from Wiktionary, Creative Commons Attribution/Share-Alike License

  • n. Plural form of enamel.
  • v. Third-person singular simple present indicative form of enamel.


Sorry, no etymologies found.


  • Later, under Tang Ying (1736–49), the imperial craftsmen developed the elaborate famille rose palette of opaque overglaze enamels, which is distinguished by mixed colors and replacement of ferric oxide red by carmine derived from gold.


  • It doesn't develop in adults because their enamels are fully developed.

    Government Advises Less Fluoride in Water

  • Art from more than 20 Asian countries will be offered, including Indian paintings, enamels and jewelry; Chinese porcelain, jade and textiles; and Japanese lacquer, screens and sculptural ornaments.

    Asian Art Soars in London

  • Shaw – being the maverick painter in the pack, and a popular favourite – will surely win the big prize, though, with his views of nowhere places, meticulously and perversely rendered in the unwieldy and super low-tech medium of model aeroplane kit makers' Humbrol enamels.

    This week's new exhibitions

  • Less than nine months later, Kirkman did a voluntary recall of seven of their products because they contained high levels of antimony, a chemical element used in flameproofing, enamels, and electronics—and one that some anti-vaccine activists had recently been proposing as a potential cause of autism.

    The Panic Virus

  • In the years after 1204, a vast number of Byzantium artifacts, silks, ivories, enamels and jewels found their way into western cathedral treasuries.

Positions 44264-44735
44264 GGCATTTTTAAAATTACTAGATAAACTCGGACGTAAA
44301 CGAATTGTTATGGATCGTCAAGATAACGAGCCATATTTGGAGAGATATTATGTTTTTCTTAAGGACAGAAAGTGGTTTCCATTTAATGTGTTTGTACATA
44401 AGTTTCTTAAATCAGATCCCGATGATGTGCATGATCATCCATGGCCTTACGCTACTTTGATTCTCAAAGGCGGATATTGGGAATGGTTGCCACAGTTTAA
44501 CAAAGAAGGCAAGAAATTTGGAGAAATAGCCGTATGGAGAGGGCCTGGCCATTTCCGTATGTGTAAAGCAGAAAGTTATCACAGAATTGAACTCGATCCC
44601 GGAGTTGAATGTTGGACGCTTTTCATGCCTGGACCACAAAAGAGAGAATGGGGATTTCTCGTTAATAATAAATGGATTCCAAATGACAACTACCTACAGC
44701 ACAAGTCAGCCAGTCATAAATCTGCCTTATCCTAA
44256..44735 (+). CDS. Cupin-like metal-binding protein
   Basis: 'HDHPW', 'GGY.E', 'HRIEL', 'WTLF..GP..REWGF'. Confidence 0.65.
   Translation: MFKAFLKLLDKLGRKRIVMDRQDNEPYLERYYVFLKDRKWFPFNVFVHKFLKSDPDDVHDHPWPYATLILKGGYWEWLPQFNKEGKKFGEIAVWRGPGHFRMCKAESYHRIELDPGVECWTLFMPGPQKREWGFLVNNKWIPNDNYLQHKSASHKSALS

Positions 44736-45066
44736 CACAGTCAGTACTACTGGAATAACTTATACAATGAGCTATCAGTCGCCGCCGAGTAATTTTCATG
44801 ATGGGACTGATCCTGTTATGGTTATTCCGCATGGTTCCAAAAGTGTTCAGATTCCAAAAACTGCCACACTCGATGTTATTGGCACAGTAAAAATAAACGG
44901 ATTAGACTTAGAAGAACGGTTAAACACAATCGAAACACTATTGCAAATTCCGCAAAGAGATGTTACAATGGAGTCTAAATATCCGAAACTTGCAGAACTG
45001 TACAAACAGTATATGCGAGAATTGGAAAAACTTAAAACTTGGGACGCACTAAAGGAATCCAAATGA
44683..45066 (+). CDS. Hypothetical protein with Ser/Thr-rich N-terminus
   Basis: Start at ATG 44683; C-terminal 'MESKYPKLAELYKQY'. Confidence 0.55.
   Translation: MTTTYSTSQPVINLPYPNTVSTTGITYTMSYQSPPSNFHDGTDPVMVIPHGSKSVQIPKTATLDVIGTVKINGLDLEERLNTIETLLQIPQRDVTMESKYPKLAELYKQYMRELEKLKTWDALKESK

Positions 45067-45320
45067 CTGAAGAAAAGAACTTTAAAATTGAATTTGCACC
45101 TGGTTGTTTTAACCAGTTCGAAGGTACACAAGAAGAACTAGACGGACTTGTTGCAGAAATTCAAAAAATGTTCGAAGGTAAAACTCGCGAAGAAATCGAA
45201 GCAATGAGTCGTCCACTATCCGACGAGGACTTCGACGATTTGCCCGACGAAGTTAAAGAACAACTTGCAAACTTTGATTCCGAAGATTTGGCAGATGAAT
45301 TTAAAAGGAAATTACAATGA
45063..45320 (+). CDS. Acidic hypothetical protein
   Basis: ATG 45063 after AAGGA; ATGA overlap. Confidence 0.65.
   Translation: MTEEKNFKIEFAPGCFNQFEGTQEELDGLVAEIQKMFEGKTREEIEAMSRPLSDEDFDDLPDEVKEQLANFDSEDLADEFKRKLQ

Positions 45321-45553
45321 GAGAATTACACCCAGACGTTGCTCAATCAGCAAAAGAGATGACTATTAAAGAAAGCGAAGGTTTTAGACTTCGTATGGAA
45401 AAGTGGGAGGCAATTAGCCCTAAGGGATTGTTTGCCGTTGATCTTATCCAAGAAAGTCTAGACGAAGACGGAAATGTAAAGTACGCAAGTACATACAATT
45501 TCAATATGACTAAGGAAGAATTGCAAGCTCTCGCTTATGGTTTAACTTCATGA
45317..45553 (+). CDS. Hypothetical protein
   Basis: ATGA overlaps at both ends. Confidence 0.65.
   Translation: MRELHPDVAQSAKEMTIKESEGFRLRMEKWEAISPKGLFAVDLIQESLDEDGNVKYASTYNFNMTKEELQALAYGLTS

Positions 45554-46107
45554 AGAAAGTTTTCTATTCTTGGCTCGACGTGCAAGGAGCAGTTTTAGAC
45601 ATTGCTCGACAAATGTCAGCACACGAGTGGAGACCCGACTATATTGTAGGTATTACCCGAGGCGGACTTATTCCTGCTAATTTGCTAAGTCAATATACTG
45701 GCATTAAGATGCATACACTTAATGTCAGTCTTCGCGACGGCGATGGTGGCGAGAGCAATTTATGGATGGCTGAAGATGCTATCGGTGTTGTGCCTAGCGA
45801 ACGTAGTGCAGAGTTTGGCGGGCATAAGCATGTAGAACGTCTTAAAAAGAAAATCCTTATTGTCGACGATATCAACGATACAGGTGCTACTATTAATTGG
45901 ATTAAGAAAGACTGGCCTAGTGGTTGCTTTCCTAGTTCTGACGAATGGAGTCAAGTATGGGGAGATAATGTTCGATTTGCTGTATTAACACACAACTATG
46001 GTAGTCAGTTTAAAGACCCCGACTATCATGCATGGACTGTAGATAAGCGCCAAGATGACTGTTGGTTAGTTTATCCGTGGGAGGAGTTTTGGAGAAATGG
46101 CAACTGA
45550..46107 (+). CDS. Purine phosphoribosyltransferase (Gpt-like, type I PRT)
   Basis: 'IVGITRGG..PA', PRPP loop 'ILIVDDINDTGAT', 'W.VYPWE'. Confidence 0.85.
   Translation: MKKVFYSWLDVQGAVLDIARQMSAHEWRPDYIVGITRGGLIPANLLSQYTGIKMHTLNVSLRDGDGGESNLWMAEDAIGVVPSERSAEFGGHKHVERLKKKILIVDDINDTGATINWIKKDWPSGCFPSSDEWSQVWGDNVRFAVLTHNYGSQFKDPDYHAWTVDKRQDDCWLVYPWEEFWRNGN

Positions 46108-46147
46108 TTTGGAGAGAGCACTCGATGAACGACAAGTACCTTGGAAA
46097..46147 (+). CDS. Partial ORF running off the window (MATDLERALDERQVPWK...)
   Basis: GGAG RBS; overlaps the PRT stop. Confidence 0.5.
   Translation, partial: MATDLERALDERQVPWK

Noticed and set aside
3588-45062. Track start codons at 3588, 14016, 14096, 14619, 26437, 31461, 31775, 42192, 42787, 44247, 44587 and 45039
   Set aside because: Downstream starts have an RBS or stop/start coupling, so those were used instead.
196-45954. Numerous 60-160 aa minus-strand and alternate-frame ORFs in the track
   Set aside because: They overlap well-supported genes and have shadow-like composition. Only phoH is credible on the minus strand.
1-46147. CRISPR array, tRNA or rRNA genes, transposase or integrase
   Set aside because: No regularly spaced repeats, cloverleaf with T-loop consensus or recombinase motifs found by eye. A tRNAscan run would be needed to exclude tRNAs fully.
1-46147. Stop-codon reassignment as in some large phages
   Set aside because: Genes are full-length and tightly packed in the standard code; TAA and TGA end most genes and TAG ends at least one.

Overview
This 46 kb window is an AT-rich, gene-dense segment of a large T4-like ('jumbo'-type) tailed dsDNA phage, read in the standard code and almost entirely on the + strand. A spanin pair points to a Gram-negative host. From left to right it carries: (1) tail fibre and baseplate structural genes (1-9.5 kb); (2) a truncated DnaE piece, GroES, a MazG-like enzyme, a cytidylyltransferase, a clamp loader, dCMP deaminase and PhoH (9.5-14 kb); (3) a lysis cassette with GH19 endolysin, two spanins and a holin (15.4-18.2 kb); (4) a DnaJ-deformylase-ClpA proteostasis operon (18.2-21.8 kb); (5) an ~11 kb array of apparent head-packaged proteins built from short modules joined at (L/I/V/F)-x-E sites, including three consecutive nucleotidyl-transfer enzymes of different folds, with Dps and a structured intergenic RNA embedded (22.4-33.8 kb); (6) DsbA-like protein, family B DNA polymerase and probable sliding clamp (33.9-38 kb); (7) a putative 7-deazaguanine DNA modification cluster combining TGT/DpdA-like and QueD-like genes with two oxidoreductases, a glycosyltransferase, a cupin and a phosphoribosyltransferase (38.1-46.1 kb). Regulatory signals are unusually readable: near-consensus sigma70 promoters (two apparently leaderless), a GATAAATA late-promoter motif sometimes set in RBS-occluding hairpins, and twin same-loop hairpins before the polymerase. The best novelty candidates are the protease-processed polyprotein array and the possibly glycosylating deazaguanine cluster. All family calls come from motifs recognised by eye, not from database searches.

The Glories of Byzantium

  • Its artisans produced the Mediterranean world's most elegant silks, carved ivories and gold enamels.

    The Glories of Byzantium

  • They're arranged in domestic settings alongside paintings, sculptures, ceramics, enamels and other artworks by his Pomona Valley contemporaries, including his mentor, the painter Millard Sheets.

    Comfort and Joy

  • Over the last 15 years, George Shaw has paid painstaking homage to his childhood habitat of Coventry's Tille Hill estate by painting it in enamels more suited to model aeroplane work than the extensive visual vocabularies of urban landscape.

    This week's new exhibitions

  • Although I have said that the inside of the Sainte-Chapelle is like a jewel box, it is more like an opulent inverted reliquary a box containing holy relics in which stone has replaced precious metals and stained glass has replaced enamels and gems.

    The Parisian Jewel for the Jerusalem Crown


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